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Our only commercial tree service near my KY place stockpiles his wood chips on his own acres and will sell them to you - if he happens to be around.  He might also deliver if you want to pay more.  But it sometimes takes weeks for him to respond to phone or email messaging.

And meanwhile, there are a lot of junk trees that pop up on the edges or in the brambles that just need removed and then disposed.  That can be A LOT of branches.  I did pile them for use in my rocket cook stove, but Oy!

I don't have a way to bury them unless it's by hand.  If it's on the overgrown downslope, I do just line them up perpendicular to the slope, and maybe bury them with loose stuff.

But otherwise, I was beginning to have prime copperhead nesting right near the house.

So I bought the only electric chipper I could find - had to order it through Lowes.  Sun Joe 14 amp.  It takes 1.25 inch material.  I've used the chips to help establish my berry beds.  And it's portable enough to stow in the car and use in WV as well.
 
Kenneth Elwell
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Jay Angler wrote:Don't I wish! Wood chips are becoming a popular commodity so I find it's boom or bust with more bust the last few years around here.



To be fair, this is the company we hire for trimming and removals (usually every other year or so) so we have a long standing relationship.
I think that gives us an edge over just anyone calling for some chips... and we are a mile from their shop.
They are only arborists, year-round, and not in the mulch or firewood business.
 
master steward
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Trace Oswald wrote:It seems it's much easier to get a tree service to drop off chips if you are in a city than a rural area.  Tree services here that do large areas just leave the chips right where they are.  I've found it impossible to get any delivered.



My Chipdrop request has gone unanswered for months. I keep renewing it in hopes, but still nothing. I believe it's because of my super rural location. I even answered a Jackson, TN craigslist ad for a tree surgery company, offering to pay $500 a month to have a location to dump their chips. I replied to the ad, and even told the guy I'm not interested in the $500 a month, he can keep it. I just want the chips. He said I was too far away.
 
Jay Angler
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@Diane Kistner: Yes, the commercial chippers are much rougher a chop than home ones. Ours has a "chip' shoot for larger diameter stuff (~3") or a "shredder" shoot for thin stuff less than 1" and what comes out the shredder is generally much smaller. I'm small too, and the only two stroke engine I can reliably start is my ancient 18" lawnmower. There are tricks - like putting the chipper in the sun for an hour before trying to start it, making sure it's well maintained and making sure the gas is fresh, but we've got a couple that I simply don't bother trying because they give our engine guru enough grief.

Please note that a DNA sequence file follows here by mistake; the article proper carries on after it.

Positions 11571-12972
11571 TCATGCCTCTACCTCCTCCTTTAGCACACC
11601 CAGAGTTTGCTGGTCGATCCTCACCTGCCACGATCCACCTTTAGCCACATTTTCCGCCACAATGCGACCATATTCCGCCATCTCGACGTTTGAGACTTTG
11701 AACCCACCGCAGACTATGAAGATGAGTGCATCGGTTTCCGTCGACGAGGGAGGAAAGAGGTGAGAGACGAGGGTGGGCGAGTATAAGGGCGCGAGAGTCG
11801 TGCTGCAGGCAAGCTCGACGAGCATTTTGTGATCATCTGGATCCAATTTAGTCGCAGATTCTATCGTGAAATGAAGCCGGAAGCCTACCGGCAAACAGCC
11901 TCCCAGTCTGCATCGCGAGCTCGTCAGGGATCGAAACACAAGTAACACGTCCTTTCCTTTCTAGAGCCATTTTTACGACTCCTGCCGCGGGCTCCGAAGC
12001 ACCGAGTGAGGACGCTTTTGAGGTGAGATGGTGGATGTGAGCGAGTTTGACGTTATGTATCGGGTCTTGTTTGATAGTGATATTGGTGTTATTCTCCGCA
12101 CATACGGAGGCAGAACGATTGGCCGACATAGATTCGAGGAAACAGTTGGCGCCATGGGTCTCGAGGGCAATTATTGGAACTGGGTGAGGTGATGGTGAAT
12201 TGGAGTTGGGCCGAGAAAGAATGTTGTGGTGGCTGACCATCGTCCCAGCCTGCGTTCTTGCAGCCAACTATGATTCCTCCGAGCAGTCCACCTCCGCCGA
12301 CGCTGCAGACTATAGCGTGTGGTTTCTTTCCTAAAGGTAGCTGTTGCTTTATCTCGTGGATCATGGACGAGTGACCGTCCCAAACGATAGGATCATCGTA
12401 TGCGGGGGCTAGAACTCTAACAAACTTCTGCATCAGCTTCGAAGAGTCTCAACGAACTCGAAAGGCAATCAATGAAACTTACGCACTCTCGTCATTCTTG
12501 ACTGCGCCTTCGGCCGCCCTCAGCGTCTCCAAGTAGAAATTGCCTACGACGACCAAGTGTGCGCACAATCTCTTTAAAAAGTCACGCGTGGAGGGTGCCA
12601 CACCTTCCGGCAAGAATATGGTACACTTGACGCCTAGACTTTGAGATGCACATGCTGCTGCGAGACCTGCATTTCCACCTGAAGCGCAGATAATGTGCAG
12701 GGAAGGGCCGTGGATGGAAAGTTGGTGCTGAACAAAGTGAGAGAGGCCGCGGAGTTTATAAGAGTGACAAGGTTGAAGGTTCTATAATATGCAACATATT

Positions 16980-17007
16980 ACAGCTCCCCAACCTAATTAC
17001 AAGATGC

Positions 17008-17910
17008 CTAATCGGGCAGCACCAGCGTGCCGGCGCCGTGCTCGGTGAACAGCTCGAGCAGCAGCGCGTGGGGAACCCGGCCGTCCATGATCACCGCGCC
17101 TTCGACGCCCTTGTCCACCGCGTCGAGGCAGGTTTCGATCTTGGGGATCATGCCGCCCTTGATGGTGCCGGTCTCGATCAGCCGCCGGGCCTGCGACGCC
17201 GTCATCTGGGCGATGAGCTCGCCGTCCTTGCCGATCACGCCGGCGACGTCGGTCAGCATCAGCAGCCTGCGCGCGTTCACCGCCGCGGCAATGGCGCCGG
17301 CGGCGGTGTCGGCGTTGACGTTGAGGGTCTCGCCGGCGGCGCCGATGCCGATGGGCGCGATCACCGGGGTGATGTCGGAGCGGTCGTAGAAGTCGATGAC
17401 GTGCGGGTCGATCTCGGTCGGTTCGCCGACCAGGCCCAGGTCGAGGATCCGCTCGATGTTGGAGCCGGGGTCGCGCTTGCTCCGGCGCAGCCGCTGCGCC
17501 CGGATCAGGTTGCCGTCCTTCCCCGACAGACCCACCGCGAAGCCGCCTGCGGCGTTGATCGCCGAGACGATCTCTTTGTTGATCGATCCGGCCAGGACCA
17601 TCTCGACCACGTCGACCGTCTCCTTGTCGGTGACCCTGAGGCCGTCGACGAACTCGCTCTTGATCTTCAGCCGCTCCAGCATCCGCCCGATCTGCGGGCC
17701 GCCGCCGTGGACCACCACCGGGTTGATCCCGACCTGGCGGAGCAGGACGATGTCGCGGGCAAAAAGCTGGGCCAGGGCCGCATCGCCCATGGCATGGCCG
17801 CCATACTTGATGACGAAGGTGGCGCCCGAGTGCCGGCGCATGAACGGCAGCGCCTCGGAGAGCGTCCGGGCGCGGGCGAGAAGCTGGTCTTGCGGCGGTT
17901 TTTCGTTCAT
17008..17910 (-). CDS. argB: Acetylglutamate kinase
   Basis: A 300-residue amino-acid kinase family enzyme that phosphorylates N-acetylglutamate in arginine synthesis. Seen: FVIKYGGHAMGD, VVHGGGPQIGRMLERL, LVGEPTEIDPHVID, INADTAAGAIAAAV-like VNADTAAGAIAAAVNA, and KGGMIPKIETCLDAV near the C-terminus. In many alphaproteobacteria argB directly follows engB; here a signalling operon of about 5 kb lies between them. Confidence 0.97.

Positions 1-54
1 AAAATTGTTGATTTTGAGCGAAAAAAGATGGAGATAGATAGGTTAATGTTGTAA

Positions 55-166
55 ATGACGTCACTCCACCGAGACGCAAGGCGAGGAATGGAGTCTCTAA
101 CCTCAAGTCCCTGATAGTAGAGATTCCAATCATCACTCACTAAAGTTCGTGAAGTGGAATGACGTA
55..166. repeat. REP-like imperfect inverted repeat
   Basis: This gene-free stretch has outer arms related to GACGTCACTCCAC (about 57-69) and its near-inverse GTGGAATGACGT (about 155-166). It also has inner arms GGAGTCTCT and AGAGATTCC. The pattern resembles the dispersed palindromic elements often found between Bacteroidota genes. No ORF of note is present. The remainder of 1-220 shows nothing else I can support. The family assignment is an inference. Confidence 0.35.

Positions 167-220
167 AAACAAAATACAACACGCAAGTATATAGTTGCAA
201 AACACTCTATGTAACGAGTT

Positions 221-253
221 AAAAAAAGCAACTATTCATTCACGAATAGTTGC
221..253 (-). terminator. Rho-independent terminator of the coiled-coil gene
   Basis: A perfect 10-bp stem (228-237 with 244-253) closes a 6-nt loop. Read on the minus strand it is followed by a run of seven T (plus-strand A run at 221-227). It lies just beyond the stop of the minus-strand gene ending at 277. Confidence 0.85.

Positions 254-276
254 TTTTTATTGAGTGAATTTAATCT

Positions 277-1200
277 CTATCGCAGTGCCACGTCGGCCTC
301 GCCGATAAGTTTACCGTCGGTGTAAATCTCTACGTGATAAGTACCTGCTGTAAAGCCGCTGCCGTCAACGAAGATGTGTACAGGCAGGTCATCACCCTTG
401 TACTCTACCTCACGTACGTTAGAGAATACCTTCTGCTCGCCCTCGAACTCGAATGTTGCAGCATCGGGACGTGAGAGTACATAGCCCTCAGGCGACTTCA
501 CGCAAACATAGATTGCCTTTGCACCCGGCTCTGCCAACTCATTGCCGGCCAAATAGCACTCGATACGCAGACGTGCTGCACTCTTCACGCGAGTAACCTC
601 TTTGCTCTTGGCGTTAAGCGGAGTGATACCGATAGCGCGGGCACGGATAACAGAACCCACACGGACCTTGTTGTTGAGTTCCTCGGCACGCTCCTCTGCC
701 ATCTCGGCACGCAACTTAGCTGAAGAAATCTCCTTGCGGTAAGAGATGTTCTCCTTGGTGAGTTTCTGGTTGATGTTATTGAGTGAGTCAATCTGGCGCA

For moving chips, I put a garbage can on its side against the pile and use a garden fork to loosen and push the chips into the can. I find a shovel doesn't work well at all for me. I then use a dolly to move the chips to where I want them and dump the can there.

I have a friend that had too much cardboard to deal with and he put it through his home-sized chipper and ended up with a pile of lovely mulch. There are people who are worried about the chemicals that may be in cardboard, but there are others who feel the benefits outweigh the risks and that if you've got lots of healthy micro-organisms in your soil, they'll take care of some of the nasty stuff.
 
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Jeff Marchand wrote:I find wood chips to be very useful on my farm.  They make excellent animal bedding and provide lots of carbon when bedding+manure is composted. I burn them in my Sedore wood stove. I use them to mulch garden paths and around my vegetables after Ive top dressed with compost.  
To me chipping waste wood adds value and so a wood chipper is a valuable piece of equipment.



I’m of the same mindset. I have plenty of wood on my property, I chip it, I burn it, I bury it, I even sell it. I love my wood chipper, probably the best 5k I spent.
 
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IMO, wood chips are a great fit for SUBURBAN permies, who may not have access to large amounts of manure, power equipment, or straw-bales.  You can always get free or close to free chips in suburbia (here on the East Coast), without renting or buying a chipper.  I priced manure or strawbales with delivery to my location, and they were well out of my budget (I have a lot of land for suburbia, which presents its own challenges!).  I let mine sit at least for a few months, while they absorb tons of water and break down a bit (I should be using mushroom or N sources with them, but haven't bothered with that yet).
 
Jay Angler
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Josh Garbo wrote:

I let mine sit at least for a few months, while they absorb tons of water and break down a bit (I should be using mushroom or N sources with them, but haven't bothered with that yet).

We add Nitrogen to our piles which saves a lot of water also - I make my husband pee in a bottle that's got 50% of the volume filled with water and when it's full he pours it on the chips. Urine is sterile and there's so much carbon on the pile that there's never any smell either. He was negative until he realized how much less water was being flushed down the toilet. That said, we're ALR (BC speak for designated agricultural land) so there are things we can get away with that are trickier in the city. It's on my list to make a bucket version for myself, but female plumbing is trickier and my knees are on the older side.
I find that in our ecosystem, and with the pile under trees, the mushrooms move in on their own. They do like the pile.
 
master pollinator
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Jay Angler wrote:It's on my list to make a bucket version for myself, but female plumbing is trickier and my knees are on the older side.



The cabinet can be constructed for any seat height.

 
Diane Kistner
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Jay Angler wrote:There are tricks - like putting the chipper in the sun for an hour before trying to start it, making sure it's well maintained and making sure the gas is fresh...